How Many Yar Alis? – Part One

It’s common knowledge that Robert E. Howard used the same names over and over in many of his pulp stories. Amalric, for instance. In our history he was a ruler of the crusader kingdom of Jerusalem, between 1163 and 1174 CE.  He appears in REH’s historical adventure, “Gates of Empire.” (Another Amalric was the king of both Cyprus and Jerusalem between 1194 and 1205.)

REH recycled the name for his Conan yarn, “Black Colossus,” in which Amalric is the mercenary general Conan serves as a captain of spearmen. “The most turbulent of all my rogues,” Amalric gripes. “I’d have hanged him long ago, were he not the best swordsman who ever donned hauberk … ”  In “The Hour of the Dragon” a character named Amalric appears as one of the conspirators who raise an ancient wizard from the dead, to depose Conan from the throne of Aquilonia. This Amalric is a wealthy Nemedian baron. A further story, unpublished in REH’s lifetime, never got further at his typewriter than an outline and a rough draft of the first half. L. Sprague de Camp finished it and published it as “Drums of Tombalku.” A main character in that one is yet another Amalric. REH used the slight variation “Almuric” a couple of times, too. It was the name of the alien world in his one interplanetary novel.

“Valerius” became a staple name in Howard’s writing as well. He was one of the conspirators in “The Hour of the Dragon,” and a stalwart, loyal young soldier of Khauran in “A Witch Shall Be Born.” The feminine form Valeria was given to the she-pirate in “Red Nails.”

Then, in REH’s Oriental and desert adventure stories set in the modern world and in his poetry too, we have a Pathan warrior (perhaps more than one) by the name of Yar Ali.

The best known of them appears as an associate of El Borak. He has the honorific “Khan” attached to his name. In modern Afghanistan it meant something like “sir” or “chief.” For the most part REH’s Francis X. Gordon adventures are set in a milieu that predates World War One, often in Afghanistan near the North West frontier of British India. “Son of the White Wolf” is an exception. That is assigned specifically to the summer of 1917, with Gordon an associate of T.E. Lawrence. Spoiler follows: one of the characters is an English secret agent, Gloria Willoughby, posing as a German, Olga von Bruckmann.

I’m inclined to think she may be a niece or even daughter of Geoffrey Willoughby of Suffolk. This man appears as an important character in “Hawk of the Hills,” a story in which he seeks to use and is in turn used by El Borak, though both men wish to defuse a dangerous situation and El Borak, in the end, brings about the resolution which Willoughby desires. Both Willoughbys are resourceful agents of their country.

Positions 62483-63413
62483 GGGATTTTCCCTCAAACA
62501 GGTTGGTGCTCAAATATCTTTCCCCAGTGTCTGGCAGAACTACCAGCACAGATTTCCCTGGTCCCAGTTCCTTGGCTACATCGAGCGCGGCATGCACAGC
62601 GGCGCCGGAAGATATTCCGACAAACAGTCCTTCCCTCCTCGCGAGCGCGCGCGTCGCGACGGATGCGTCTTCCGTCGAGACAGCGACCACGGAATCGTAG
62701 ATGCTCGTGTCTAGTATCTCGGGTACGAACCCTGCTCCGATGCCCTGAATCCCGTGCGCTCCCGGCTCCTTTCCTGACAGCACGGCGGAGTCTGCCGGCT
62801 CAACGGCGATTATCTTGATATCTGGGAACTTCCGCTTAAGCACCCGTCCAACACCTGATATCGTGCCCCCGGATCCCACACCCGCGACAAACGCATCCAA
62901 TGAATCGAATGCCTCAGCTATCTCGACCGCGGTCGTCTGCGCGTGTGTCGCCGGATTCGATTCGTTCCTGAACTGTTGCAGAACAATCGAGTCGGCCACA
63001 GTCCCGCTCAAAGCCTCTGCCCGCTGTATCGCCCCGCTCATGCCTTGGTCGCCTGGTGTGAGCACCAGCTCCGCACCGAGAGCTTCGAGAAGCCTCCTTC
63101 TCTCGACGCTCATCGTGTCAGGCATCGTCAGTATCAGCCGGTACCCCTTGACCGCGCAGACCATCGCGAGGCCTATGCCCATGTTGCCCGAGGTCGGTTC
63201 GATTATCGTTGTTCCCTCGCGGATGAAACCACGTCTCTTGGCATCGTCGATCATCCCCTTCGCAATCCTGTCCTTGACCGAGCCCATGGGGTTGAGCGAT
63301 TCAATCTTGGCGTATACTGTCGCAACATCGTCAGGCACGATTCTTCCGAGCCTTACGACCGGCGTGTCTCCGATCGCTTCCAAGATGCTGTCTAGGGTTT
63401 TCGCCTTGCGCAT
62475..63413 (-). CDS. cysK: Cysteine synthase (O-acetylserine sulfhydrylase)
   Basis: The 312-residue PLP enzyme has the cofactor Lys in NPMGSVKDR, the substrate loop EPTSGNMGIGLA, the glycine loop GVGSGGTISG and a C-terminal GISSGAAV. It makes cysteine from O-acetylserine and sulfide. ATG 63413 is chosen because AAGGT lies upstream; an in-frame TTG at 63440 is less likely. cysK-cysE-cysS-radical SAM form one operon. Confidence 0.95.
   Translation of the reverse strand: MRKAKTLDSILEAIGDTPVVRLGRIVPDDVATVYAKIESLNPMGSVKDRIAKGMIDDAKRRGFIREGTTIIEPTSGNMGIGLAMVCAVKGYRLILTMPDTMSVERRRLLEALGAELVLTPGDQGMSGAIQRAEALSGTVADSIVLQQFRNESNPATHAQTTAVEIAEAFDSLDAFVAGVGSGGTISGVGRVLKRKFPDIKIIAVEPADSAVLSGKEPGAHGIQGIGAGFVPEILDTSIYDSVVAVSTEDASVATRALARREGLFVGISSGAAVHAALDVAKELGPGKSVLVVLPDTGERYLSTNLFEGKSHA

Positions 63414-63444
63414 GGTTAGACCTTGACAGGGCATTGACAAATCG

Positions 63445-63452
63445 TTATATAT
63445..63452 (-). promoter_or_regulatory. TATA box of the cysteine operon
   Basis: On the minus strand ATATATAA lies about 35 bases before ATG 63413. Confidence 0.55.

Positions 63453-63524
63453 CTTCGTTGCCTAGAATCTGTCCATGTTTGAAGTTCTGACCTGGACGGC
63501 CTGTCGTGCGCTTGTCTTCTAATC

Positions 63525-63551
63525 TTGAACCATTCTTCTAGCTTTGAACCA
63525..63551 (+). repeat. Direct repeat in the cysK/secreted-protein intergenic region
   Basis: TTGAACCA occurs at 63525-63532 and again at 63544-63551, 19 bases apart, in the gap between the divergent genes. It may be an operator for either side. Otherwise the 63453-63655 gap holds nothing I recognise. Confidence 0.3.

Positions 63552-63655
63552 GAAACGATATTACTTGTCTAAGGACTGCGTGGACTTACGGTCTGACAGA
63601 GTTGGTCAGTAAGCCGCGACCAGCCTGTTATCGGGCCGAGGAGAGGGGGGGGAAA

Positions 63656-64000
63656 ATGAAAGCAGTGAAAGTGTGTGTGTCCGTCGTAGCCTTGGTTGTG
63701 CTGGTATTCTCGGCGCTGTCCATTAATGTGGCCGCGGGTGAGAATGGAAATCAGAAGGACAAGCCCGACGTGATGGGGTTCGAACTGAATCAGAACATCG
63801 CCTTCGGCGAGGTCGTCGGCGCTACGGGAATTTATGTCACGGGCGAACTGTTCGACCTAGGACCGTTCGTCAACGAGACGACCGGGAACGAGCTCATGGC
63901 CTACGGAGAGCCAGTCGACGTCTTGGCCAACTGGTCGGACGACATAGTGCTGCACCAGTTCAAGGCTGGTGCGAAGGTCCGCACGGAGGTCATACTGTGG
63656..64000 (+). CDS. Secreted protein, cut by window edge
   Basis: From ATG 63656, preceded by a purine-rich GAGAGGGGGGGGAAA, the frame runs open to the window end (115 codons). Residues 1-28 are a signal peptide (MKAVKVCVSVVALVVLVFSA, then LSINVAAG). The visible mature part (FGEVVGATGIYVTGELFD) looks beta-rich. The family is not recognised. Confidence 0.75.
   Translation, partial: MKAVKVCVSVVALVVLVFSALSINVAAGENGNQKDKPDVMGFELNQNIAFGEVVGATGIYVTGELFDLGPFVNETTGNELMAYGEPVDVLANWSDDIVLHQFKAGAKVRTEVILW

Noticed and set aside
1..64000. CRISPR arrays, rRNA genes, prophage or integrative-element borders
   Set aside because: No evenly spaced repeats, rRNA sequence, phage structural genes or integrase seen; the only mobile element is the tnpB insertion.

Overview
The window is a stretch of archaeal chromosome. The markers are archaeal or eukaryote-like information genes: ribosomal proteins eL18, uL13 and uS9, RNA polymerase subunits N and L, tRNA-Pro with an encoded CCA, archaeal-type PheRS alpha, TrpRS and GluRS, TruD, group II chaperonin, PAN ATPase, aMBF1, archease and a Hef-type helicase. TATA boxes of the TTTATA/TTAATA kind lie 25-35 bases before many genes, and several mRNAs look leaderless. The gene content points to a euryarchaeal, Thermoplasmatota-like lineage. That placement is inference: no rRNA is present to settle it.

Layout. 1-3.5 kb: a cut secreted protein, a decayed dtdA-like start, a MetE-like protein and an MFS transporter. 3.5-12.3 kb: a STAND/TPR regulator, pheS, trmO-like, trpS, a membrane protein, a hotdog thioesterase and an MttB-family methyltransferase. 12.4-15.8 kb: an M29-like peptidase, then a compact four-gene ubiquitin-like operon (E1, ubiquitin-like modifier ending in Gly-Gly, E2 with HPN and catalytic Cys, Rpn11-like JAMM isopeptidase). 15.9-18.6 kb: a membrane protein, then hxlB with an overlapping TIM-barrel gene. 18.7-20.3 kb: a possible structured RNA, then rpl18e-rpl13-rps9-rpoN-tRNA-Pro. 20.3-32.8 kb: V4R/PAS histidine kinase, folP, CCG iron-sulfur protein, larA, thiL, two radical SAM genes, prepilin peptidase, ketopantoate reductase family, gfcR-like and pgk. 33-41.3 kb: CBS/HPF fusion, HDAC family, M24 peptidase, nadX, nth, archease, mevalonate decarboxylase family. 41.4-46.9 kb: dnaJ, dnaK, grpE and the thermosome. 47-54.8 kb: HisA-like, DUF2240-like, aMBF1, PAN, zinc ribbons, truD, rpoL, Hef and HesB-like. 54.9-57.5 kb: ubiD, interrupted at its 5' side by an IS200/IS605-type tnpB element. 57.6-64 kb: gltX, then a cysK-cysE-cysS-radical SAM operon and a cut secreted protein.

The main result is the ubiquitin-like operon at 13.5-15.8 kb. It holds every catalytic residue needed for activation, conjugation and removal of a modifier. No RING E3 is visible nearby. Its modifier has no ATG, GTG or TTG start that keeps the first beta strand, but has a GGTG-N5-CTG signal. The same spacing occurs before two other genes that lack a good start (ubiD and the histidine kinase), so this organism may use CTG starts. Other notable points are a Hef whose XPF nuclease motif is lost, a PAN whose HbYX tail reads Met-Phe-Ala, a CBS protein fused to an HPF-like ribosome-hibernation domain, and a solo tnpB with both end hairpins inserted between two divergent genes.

That’s by the way. Yar Ali Khan doesn’t appear in “Son of the White Wolf,” but he takes a part in “Hawk of the Hills.” He’s a distinct character in the adventure “Three-Bladed Doom,” which is clearly set before World War One. The cult of murderers featured in that story are said to have struck at “the Sultan of Turkey … the Shah of Persia … the Nizam of Hyderabad,” before they make an attempt on the Amir of Afghanistan. Now, in the story all these potentates are said to be allies or at least friendly towards the British.  The Amir in the story, supposing he’s meant to be a real person at all, could only have been Habibollah Khan, who ruled Afghanistan as its Amir from 1901 to 1919. He really was friendly to the British and cordially disposed toward British India – for a yearly subsidy of 160,000 quid sterling. He also tried to keep his country politically moderate and introduce reforms. That didn’t please some of his people, and in actual history he was assassinated in the end, while on a hunting trip. An unsuccessful attempt on his life could have been made earlier.

The other potentates the frightened Amir mentions are said in the story to have been successfully killed with a three-bladed dagger, and in the real world that didn’t happen. No Sultan of Turkey was assassinated in the early 20th century, though Sultan Abdul Hamid was deposed in 1909. The incompetent and corrupt Shah of Persia, Mozaffar od-Din, sick and ailing, was forced to grant a new model constitution in 1906 and died of a heart attack in 1907. (Maybe REH assumed for story purposes that the cause of his cardiac arrest was a three-bladed dagger.)  The second last Nizam of Hyderabad, Mahbub Ali Khan, who was believed by his people to possess mystical powers of healing, particularly against snakebite, died in 1911. The Nizam assassinated in REH’s story is not mentioned by name. Neither is the Sultan or the Shah. But where they are concerned, the story at least touches reality to the extent that the reigns of all three ended by death or overthrow within the same half-decade.